The father of the student was insistent that his daughter had paid the electricity herself but had no proof whatsoever (while I had proof of online payments - turns out the daughter friend was cheating her and pocketing the money instead of paying). 

We were contacted by the new owner a few months later complaining about the damage the students had caused to the condo.

 

In short - this father probably now tells people that owners do not return their deposit, a lot of people leave apartments and condo's in a mess. But there are also some rather shady landlords. 

 

Its hit n miss...  trust your instincts. 

 

 

 

 

 

 

 

 

I believe my comment was a question and not a statement but thanks for clarifying the change as I knew something had changed.

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8 hours ago, Etaoin Shrdlu said:

I think those regulations only apply to landlords that own five or more properties. I think it is also probably difficult and expensive to enforce as a tenant.

 

There is also the issue of the fee for the agent, which is usually the equivalent of one month's rent. If a landlord only receives one month's deposit and then has to pay one month's equivalent to the agent, the landlord then effectively has no security deposit. Yes, that's the cost of doing business as a landlord, but it means that the landlord only receives eleven months' rent for a 12 month term. That's a significant hit to the return on the investment.

Saying a landlord only receives 11 months rent in your example is not the complete story.  Most landlords factor the cost of the commission paid to agents into the rental calculations as a cost of doing business. So while they may only receive 11 payments they have not lost anything by paying the agent , its passed along to the renter in the monthly payments

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4 hours ago, Dan O said:

Saying a landlord only receives 11 months rent in your example is not the complete story.  Most landlords factor the cost of the commission paid to agents into the rental calculations as a cost of doing business. So while they may only receive 11 payments they have not lost anything by paying the agent , its passed along to the renter in the monthly payments

That's right. It isn't the complete story.

 

Competition drives rents down to levels that provide a poor return on investment. Landlords have very little pricing power. The landlord also has to pay for common fees, insurance, taxes and also potentially deal with extended periods of time when the unit isn't rented. Also factor in that condos in Thailand often tend to be depreciating assets, at least in inflation-adjusted  terms, unlike in the west where housing tends to appreciate over time. Thailand is really a renter's market.

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1 hour ago, Etaoin Shrdlu said:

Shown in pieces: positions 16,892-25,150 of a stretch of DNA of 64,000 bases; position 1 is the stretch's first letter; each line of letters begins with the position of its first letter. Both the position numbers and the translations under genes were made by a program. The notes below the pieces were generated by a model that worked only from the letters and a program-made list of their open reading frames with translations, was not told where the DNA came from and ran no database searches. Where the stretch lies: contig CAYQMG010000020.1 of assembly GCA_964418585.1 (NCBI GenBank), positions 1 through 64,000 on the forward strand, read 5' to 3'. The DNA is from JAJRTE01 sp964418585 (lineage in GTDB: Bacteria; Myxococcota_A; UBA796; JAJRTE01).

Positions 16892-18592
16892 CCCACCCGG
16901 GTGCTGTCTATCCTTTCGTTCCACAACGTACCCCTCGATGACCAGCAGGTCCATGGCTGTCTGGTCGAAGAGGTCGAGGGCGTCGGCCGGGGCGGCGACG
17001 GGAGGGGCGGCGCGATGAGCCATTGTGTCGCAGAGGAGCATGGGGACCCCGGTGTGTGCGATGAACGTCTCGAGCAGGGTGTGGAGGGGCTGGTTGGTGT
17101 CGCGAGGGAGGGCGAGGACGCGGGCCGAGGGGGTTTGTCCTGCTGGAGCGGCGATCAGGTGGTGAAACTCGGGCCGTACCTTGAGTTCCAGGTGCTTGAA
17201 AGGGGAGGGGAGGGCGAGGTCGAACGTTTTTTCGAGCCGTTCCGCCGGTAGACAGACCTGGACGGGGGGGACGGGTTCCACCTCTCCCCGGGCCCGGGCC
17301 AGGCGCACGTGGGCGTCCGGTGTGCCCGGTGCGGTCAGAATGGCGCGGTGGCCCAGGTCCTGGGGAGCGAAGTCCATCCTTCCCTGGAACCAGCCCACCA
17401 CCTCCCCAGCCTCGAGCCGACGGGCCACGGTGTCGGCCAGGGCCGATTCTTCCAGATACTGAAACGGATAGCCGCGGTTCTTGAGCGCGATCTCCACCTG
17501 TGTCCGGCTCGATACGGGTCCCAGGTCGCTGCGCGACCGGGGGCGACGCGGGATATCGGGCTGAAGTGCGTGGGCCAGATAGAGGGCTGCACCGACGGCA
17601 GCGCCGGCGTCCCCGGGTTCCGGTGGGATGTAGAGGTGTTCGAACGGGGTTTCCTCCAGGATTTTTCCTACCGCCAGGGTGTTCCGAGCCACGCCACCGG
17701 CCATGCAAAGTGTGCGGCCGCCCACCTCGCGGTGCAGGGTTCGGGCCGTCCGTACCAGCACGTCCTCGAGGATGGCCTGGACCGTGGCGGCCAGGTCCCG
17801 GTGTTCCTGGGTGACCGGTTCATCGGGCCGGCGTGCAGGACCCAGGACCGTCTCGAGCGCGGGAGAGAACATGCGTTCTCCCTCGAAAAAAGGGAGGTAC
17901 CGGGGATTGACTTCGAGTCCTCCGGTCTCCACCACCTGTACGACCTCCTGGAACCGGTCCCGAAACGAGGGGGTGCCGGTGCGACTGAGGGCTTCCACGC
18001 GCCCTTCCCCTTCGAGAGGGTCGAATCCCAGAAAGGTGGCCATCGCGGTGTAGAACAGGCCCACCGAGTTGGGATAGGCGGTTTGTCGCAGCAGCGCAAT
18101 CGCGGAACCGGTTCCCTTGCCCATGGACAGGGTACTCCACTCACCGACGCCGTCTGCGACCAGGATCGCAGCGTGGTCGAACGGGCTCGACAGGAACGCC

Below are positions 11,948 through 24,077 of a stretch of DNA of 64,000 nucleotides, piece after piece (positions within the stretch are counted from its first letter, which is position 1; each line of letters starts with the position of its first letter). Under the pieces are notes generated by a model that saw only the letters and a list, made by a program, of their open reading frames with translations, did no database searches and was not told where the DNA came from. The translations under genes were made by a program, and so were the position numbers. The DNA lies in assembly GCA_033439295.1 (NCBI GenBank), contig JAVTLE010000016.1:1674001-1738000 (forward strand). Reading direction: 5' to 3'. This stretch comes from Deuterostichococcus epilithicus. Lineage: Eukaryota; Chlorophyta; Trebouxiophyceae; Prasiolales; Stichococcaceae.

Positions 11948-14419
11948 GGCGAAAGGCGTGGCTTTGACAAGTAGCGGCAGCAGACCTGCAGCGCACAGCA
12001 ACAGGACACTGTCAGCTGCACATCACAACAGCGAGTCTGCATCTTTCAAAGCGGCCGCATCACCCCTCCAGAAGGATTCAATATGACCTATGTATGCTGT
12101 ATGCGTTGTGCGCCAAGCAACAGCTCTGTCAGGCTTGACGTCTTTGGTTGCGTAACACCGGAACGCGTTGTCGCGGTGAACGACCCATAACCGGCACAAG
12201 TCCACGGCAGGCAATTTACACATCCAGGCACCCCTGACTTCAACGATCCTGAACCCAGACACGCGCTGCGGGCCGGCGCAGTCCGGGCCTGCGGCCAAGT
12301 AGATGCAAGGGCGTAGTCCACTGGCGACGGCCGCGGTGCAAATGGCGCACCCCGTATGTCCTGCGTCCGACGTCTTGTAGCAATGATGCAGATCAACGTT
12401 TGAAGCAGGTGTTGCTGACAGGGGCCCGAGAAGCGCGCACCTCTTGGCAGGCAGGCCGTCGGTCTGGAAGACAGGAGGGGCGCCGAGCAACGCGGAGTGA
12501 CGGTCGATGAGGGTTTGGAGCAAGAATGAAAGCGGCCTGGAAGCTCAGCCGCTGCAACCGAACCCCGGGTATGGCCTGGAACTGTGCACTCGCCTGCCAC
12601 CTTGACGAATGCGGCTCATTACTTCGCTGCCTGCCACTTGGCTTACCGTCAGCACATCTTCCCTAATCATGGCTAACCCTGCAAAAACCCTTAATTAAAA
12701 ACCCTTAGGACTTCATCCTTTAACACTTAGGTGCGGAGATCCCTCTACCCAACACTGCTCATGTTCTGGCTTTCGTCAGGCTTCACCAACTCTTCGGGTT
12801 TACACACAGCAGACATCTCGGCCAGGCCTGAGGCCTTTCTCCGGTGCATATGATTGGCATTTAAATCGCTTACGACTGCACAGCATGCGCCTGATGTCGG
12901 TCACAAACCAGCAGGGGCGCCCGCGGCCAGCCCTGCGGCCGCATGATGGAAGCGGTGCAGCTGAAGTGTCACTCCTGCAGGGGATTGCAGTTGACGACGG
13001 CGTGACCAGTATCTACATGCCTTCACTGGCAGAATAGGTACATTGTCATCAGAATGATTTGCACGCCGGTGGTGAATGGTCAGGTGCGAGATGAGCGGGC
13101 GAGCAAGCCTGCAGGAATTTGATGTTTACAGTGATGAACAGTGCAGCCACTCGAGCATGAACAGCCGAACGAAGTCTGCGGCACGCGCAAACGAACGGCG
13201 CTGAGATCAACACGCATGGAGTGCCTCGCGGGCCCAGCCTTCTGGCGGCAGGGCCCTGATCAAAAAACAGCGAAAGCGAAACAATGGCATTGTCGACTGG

That's right. It isn't the complete story.

 

Competition drives rents down to levels that provide a poor return on investment. Landlords have very little pricing power. The landlord also has to pay for common fees, insurance, taxes and also potentially deal with extended periods of time when the unit isn't rented. Also factor in that condos in Thailand often tend to be depreciating assets, at least in inflation-adjusted  terms, unlike in the west where housing tends to appreciate over time. Thailand is really a renter's market.

Those are all issues an investor takes or should take into consideration when the decide to buy a property as a rental investment. if they dont do their homework and dont know the market its their own fault and no one elses. But that's no excuse to try to justify keeping a deposit or claiming they are shorted somehow because they pay an agent to manage the property. 

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Rent from a Westerner landlord, then you are on an equal footing. Trying to recover a security deposit from a Thai is an exercise in futility.

My first year in Chiang Mai, I paid one month's security deposit. I then said I have proved I will look after the apartment as if it is my own. I've paid my rent before the due date every month. Do you want to keep a good tenant?

From then on, I paid no security deposit on the lease, for the next nine years.

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16 hours ago, LaosLover said:

Anecdotally, my agent told me that Chinese landlords are more likely to return a deposit than Thai ones. She became a bit of a pal. She told me that maybe one person in four ever gets their deposits back. That may be situational. Look at my location. Lots of transients, lots of opportunities to stiff a tenant.

An agent saying that would concern me.

 

I always got my condo deposit back without any problem - and every one of my landlords in Bangkok has been Thai. The problem with a landlord from China is what if they happen to be in China when you move out of the condo and are waiting for the return of your deposit?

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22 hours ago, LaosLover said:

I never got my deposit back. My realty agent made a couple of calls, but that was that. Since the condo owner pays her fee, she didn't push back too hard.